The International Federation for Animal Health (IFAH) wants better coordination between governments, regulators, health care providers and the public to tackle rabies.

Ahead of World Rabies Day this Sunday (September 28), IFAH said the call aims to ensure “everyone has access to innovations available for the disease’s prevention and control”.

According to IFAH, despite being well-controlled in Europe, rabies is still an “immediate threat” to human and animal populations in Africa and Asia, where 95% of all rabies deaths occur. In fact, a 2012 IFAH white paper found 55,000 people die of rabies infections each year, highlighting “a need for global collaboration“.

The federation claims the animal health sector plays an important role in preventing and controlling rabies through continued innovations in vaccination programmes, global action in disease surveillance, an increase in diagnostic capacities and the promotion of responsible dog ownership. If these actions were taken up, the threat and spread of rabies “could be halted“, it said.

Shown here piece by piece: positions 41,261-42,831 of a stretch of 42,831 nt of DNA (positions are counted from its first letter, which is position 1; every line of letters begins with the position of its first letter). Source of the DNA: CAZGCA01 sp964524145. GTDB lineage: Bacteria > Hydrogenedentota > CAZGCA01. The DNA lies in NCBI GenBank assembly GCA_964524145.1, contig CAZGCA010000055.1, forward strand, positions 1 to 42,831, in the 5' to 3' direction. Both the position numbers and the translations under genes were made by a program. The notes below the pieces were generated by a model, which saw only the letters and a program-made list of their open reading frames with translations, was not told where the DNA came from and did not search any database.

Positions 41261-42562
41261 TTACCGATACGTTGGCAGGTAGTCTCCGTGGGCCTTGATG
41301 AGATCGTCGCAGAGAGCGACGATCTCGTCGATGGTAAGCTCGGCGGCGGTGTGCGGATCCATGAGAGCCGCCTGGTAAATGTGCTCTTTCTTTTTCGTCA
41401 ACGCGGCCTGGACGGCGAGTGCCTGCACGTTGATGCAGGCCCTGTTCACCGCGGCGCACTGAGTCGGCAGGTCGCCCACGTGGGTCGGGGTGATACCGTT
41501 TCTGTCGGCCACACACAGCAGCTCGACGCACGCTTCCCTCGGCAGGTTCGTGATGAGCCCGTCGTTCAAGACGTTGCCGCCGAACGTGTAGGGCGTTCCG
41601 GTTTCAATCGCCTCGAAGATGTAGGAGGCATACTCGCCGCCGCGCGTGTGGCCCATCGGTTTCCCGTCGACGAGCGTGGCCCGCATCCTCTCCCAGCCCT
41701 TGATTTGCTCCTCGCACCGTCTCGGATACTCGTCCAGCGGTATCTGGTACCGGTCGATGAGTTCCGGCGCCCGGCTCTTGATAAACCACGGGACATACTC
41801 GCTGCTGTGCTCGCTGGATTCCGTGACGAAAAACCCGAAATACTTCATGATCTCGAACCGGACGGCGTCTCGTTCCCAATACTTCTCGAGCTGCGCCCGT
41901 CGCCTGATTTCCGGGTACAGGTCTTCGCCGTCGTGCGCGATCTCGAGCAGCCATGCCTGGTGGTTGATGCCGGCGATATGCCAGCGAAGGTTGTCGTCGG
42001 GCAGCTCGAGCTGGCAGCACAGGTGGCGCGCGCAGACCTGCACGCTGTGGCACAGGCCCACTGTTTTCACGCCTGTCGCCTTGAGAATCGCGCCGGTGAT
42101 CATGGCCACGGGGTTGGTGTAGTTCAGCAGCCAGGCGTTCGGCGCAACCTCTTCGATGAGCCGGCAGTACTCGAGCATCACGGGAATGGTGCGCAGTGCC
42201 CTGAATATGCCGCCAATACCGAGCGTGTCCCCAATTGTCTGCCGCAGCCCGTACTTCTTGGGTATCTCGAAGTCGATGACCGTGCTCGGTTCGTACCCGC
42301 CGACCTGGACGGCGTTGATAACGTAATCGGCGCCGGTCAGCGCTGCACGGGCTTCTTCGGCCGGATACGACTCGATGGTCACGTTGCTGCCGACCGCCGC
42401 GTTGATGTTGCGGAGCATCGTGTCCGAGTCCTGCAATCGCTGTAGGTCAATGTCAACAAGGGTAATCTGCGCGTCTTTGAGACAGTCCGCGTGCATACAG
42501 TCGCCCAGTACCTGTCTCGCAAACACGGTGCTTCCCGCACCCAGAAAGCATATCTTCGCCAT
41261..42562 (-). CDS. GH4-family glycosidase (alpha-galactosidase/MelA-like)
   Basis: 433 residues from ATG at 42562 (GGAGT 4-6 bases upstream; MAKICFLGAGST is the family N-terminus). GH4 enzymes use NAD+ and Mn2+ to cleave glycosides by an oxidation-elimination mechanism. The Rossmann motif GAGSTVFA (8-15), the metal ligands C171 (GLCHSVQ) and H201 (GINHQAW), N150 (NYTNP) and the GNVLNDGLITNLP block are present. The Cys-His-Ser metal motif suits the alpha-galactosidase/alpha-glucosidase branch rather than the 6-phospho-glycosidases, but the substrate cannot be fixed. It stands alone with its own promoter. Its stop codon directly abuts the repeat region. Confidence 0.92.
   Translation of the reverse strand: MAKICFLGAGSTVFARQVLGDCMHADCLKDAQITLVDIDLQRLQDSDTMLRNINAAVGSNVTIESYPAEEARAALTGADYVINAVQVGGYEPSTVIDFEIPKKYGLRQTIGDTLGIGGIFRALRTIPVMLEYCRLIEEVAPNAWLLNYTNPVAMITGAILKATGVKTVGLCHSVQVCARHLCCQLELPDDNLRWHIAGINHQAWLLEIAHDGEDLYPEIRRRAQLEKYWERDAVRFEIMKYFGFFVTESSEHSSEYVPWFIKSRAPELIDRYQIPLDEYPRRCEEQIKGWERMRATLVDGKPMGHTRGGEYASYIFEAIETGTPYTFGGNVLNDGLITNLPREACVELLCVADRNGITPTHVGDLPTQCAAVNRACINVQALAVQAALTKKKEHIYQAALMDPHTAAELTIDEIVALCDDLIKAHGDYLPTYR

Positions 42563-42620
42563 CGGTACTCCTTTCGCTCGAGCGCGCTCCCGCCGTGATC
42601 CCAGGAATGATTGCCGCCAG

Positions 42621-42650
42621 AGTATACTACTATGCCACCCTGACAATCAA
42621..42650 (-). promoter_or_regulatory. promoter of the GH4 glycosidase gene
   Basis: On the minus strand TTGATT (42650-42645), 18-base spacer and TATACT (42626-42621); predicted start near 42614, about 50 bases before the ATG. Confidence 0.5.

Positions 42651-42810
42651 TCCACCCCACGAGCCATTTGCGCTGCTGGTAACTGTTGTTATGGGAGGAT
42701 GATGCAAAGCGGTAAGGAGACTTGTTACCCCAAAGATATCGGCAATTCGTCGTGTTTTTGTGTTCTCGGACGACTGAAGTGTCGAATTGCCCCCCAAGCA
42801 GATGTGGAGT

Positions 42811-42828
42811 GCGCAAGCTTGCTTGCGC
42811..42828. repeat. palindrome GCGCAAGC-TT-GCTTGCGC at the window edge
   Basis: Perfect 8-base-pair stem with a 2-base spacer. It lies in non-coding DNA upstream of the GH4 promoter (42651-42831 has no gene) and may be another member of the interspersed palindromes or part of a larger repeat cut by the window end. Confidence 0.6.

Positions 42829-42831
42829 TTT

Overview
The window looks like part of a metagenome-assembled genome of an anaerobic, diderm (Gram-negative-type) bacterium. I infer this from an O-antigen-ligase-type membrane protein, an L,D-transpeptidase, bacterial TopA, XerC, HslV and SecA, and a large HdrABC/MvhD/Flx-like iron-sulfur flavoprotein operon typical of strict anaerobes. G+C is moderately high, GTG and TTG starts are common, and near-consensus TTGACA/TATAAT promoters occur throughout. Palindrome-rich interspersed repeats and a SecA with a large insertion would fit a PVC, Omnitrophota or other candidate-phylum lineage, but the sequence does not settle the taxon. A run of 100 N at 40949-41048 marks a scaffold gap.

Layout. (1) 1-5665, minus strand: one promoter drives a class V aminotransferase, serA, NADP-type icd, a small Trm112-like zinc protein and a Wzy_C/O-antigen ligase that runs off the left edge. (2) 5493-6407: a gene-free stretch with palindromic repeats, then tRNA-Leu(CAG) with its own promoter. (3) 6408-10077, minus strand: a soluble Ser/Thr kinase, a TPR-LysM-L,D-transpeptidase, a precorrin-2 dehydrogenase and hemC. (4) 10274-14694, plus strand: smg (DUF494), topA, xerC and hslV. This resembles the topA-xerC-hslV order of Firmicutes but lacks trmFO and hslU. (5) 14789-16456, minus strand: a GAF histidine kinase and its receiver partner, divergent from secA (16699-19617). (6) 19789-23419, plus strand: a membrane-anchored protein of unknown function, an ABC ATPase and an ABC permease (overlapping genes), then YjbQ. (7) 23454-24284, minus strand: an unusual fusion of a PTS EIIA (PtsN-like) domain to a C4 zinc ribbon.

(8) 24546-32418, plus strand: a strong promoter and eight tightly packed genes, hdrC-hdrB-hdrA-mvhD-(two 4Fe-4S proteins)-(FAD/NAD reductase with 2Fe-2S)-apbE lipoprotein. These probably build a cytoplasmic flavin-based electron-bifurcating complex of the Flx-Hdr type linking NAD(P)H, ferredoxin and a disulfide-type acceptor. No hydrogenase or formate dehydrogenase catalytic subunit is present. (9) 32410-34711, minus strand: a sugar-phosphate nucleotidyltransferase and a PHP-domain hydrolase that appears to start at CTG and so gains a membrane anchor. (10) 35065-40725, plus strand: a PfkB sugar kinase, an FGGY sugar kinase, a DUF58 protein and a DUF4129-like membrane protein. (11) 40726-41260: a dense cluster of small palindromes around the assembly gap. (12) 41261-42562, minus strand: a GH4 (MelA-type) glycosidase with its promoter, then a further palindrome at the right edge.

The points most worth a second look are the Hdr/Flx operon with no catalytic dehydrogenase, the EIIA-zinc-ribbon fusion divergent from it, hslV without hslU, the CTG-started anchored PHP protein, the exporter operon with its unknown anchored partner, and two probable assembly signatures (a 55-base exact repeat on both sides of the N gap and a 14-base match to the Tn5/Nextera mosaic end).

IFAH executive director Carel du Marchie Sarvaas said: “Rabies is a good example of a zoonotic disease with very serious consequences for both animal and human populations.

“Figures from the World Health Organisation and the Global Alliance for Rabies Control (GARC) also show more than 55,000 people die of rabies every year, 40% of which are children, while 20 million dogs are culled annually in attempts to fight the disease.

“It is imperative a multi-disciplined approach is exercised across governments and both the animal and human health sectors to tackle this significant threat.”

Executive director of GARC Louis Nel said the “hope of future rabies control” is dependent “on the execution of the One Health approach on global, regional, and national levels”.

“Rabies programmes in South Africa and the Philippines have demonstrated managing rabies in the developing world is possible if there is close cooperation of the veterinary health and public health sectors. This year’s theme of #TogetherAgainstRabies highlights the need for this unified approach to tackling rabies on a global scale.”

You can join the discussion on Twitter by following @health4animals and using the #TogetherAgainstRabies hashtag.

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